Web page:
Sen. Linthicum v. Sen. Wagner

A legal challenge to last year’s Ballot Measure 113 lost in court this week. That was the referendum to deny members of the Oregon legislature that walk out from running for reelection.

The new law still stands. The plaintiffs, Republicans that denied quorum to the 2023 legislative session, sued on the grounds that they have a First Amendment right to run for office, that it’s an act of free speech. Judge Ann Aiken ruled that the First Amendment does not give someone a constitutional right to run for office.

I agree with the ruling. The decision on whether to use one’s presence on the legislative floor to block the passage of legislation is an official act of legislative power. Such things are not protected as personal rights. For example, in Nevada Commission on Ethics v. Carrigan (2011) the Supreme Court ruled against such notions in an opinion that stated: “a legislator’s vote is the commitment of his apportioned share of the legislature’s power to the passage or defeat of a particular proposal,” and “[t]he legislative power thus committed is not personal to the legislator but belongs to the people; the legislator has no personal right to it.”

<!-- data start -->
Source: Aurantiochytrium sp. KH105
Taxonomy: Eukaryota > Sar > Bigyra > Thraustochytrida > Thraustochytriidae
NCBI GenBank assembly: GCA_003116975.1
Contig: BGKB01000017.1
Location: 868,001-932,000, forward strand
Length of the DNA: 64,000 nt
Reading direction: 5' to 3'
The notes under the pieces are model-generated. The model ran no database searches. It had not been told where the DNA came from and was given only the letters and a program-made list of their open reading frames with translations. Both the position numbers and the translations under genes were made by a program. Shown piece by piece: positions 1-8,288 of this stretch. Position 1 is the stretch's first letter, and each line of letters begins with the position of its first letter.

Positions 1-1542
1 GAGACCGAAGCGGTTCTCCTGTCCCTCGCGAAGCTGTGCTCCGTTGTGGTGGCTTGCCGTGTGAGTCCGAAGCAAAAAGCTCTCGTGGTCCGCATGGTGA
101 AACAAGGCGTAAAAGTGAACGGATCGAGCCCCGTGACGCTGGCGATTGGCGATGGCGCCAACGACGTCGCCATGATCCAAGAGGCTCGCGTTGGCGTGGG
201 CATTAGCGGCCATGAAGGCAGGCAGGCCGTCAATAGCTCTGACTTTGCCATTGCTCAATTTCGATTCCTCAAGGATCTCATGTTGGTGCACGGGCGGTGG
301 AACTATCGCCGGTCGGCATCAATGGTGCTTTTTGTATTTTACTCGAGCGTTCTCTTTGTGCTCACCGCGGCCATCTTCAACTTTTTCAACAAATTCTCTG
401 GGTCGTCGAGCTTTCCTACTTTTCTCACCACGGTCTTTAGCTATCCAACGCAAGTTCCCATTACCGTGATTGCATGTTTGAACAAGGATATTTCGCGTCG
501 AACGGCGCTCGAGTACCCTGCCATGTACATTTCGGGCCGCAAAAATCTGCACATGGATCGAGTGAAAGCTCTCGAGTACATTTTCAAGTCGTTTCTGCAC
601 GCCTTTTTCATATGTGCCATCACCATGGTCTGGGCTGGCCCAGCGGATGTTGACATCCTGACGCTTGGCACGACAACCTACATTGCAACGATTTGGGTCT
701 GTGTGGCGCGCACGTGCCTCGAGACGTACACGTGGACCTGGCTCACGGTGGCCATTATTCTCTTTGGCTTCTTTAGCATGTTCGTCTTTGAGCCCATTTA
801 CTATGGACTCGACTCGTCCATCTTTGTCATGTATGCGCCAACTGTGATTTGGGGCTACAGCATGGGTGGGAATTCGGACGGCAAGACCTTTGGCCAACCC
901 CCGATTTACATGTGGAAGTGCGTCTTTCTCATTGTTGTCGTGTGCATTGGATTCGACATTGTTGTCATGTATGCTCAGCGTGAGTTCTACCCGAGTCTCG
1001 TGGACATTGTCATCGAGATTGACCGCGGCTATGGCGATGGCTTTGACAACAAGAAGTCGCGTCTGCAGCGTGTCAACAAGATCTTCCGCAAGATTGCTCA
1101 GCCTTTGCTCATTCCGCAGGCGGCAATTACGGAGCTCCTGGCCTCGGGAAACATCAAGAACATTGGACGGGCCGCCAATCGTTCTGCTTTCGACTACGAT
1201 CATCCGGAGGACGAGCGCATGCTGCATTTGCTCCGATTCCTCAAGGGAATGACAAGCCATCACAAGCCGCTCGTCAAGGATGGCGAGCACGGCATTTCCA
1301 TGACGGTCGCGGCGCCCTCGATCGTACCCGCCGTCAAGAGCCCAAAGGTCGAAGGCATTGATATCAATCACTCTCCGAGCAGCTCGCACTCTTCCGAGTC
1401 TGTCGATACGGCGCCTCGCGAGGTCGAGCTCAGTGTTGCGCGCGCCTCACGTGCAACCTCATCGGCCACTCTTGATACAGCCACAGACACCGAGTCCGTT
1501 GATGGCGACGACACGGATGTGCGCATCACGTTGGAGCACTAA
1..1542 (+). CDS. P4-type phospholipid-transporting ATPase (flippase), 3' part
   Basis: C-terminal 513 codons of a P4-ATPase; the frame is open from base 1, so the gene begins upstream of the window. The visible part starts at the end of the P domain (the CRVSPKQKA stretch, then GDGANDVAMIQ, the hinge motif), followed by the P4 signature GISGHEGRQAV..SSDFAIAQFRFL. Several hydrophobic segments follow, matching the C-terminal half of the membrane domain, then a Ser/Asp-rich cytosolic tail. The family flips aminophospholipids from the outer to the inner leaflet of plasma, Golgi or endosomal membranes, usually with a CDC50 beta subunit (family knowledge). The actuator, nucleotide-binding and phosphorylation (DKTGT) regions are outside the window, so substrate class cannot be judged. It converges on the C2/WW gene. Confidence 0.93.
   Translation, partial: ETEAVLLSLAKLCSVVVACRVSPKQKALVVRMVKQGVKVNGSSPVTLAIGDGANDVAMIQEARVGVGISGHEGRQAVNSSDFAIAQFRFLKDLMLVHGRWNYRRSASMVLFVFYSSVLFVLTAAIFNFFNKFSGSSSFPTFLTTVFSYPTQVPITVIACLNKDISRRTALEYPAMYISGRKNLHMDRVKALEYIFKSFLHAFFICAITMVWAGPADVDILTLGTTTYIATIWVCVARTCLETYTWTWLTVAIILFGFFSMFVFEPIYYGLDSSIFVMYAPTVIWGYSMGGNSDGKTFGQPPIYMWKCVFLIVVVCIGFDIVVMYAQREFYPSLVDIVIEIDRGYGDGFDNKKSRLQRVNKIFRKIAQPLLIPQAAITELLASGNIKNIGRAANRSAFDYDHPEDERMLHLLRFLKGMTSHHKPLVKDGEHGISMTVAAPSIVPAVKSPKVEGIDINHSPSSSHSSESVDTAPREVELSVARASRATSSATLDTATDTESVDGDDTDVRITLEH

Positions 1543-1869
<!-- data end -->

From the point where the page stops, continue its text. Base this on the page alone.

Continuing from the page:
That doesn’t mean it was wrong to deny quorum last year. It just means that those who did so need to face the legal consequences. I support their actions and their legal peril only makes them more heroic. It just doesn’t make them victims of a constitutional violation. Also, the quorum requirement of two-thirds in the Oregon Constitution’s Article IV still stands. It just comes with some consequences that in effect can simply behave like a term limit to a minority party. Some bills are so bad, that they are worth not being allowed to run for reelection.

Eric Shierman lives in Salem and is the author of We were winning when I was there.